Shabazz Palaces - Lese Majesty

Sees them don their space suits and jump out of the airlock...
Shabazz Palaces - Lese Majesty

From the outside, Shabazz Palaces’  second album looks like a self-important exercise in excess. It premiered at Seattle’s Pacific Science Center. Track titles include ‘Colluding Oligarchs’, ‘Harem Aria’ and ‘Divine Of Form’, all clustered into song-suites with similarly portentous names like ‘Murkings On The Oxblood Starway’. The vinyl comes in a faux-sharkskin sleeve with initial copies pressed on purple, marbled wax.

It's all faintly ludicrous – but, you suspect, knowingly so. Where 2011’s ‘Black Up’ established Shabazz Palaces as one of the more adventurous duos in hip-hop, ‘Lese Majesty’ sees them don their space suits and jump out of the airlock, leaving normality behind. It's a full-on psychedelic odyssey full of tinkling synths, Drexciya-like techno, weird-ass time signatures and heady beats. It’s not quite Sun Ra: The Tommy Boy years, but it’s somewhere in that region.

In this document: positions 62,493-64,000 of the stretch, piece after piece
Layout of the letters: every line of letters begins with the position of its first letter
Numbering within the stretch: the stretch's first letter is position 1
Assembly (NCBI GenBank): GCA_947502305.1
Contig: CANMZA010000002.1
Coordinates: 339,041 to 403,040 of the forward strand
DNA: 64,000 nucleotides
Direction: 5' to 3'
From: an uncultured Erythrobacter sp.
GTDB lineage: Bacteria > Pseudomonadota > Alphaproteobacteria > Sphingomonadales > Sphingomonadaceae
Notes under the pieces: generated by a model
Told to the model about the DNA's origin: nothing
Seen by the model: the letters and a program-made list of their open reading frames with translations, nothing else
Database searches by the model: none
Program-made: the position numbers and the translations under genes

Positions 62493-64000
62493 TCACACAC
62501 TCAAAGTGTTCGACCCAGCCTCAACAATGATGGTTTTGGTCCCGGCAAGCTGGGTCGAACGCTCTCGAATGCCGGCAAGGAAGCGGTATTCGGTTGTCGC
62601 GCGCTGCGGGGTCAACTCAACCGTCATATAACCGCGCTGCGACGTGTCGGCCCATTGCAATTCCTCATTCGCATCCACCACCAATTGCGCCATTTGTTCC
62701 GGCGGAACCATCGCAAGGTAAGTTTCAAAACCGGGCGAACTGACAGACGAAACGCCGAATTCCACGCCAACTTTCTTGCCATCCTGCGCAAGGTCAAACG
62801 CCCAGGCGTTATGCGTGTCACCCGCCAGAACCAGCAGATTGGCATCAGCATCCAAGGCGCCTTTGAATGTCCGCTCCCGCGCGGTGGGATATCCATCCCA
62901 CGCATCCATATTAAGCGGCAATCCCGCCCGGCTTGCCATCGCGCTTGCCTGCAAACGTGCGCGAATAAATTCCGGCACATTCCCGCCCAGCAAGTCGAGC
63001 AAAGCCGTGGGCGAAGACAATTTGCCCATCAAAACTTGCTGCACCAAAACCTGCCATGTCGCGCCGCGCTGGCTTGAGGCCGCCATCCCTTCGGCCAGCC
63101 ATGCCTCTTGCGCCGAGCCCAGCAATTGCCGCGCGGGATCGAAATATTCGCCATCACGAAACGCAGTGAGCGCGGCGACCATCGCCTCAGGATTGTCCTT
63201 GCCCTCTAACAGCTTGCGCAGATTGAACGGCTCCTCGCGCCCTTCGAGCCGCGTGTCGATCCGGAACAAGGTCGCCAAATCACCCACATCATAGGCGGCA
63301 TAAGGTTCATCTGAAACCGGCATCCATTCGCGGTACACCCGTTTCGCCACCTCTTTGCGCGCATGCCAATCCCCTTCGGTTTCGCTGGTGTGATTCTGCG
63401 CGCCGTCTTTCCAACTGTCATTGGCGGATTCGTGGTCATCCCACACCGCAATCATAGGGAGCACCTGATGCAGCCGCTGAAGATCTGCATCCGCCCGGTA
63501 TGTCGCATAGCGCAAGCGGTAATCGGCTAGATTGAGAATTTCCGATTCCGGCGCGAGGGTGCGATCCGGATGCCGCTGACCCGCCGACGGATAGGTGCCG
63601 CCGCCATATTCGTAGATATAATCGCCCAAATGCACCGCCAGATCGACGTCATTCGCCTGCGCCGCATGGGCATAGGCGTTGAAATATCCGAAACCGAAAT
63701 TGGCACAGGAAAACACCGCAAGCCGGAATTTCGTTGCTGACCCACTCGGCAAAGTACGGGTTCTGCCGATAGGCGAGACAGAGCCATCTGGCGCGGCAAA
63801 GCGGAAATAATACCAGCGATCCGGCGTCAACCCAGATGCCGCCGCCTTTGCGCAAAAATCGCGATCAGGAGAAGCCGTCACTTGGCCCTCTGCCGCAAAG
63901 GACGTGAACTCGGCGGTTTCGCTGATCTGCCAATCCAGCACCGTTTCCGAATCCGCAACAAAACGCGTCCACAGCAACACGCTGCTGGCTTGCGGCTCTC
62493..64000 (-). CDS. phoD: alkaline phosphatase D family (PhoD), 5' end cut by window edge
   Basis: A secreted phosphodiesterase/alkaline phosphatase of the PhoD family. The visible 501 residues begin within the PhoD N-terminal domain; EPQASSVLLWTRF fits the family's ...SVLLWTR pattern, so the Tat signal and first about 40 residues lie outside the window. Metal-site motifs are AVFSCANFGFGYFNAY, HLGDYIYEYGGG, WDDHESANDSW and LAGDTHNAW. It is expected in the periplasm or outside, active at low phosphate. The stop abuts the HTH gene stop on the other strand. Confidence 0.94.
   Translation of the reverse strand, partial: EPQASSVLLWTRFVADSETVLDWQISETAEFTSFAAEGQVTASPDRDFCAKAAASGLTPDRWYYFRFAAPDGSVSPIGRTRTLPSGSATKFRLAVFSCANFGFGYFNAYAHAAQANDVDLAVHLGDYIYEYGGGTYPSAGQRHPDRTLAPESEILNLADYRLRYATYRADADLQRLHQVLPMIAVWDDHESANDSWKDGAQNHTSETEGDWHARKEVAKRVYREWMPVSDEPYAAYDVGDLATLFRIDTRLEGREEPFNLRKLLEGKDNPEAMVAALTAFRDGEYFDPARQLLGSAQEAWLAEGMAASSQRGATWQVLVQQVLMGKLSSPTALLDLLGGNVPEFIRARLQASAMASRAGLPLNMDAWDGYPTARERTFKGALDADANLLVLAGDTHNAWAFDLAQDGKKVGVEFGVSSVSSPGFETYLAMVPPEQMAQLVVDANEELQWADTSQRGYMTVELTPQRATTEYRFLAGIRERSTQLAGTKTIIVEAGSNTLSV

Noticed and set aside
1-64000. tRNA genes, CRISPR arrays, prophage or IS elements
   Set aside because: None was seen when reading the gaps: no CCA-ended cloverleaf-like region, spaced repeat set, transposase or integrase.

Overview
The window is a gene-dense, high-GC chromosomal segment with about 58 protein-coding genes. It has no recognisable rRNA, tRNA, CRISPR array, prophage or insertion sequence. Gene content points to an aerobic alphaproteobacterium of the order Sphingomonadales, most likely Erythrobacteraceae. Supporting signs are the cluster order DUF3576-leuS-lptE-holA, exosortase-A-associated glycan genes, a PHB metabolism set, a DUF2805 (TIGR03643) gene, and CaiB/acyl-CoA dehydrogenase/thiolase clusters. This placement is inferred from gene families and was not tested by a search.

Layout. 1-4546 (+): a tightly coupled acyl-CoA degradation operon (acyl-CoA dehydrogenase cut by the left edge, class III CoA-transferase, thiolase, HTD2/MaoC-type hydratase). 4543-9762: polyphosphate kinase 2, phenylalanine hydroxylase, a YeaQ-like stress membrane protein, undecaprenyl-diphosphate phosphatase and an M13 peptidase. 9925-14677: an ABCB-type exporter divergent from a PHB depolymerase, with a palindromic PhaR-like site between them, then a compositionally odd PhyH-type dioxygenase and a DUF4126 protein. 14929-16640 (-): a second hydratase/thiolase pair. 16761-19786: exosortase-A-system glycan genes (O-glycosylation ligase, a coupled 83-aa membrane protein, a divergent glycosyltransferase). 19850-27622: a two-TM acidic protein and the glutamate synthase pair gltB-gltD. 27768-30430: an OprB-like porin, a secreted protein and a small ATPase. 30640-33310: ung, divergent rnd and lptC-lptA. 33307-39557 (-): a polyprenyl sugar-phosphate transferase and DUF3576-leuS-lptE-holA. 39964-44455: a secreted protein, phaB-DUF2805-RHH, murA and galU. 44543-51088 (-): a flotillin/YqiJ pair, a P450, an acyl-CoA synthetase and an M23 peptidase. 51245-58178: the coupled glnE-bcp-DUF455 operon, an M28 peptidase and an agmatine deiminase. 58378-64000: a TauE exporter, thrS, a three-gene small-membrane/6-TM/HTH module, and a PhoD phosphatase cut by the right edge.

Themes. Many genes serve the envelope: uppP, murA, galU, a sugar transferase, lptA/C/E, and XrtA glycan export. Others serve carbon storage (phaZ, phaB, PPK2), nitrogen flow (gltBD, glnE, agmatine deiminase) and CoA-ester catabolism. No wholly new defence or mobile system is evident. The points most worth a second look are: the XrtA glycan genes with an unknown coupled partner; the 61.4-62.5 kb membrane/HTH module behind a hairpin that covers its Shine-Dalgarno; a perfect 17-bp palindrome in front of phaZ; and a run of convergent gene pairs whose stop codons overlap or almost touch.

They let you in easily. The opening trio (sorry, ‘The Phasing Shift’) is gauzy hip-hop, draped in Arpanet-style electronics, but also relatively conventional. That soon changes. ‘The Ballad of Lt. Maj. Winnings’ is almost formless, the vocals the only thread holding it together. It marks the start of a sequence of tracks that finds members Ishmael Butler and Tendai Maraire at their most cosmic. 

Undoubtedly it will be too much for some hip-hop traditionalists. If you’re after blunted beats and wordplay that reaffirms your belief in rap as urban folk music, then you’re in for a shock. But for anyone looking for a mind-expanding trip to the outer edges of the solar system, these rap futurists are your guides.

8/10

Words: Will Salmon

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Related: read our interview with Shabazz Palaces about the making of this album

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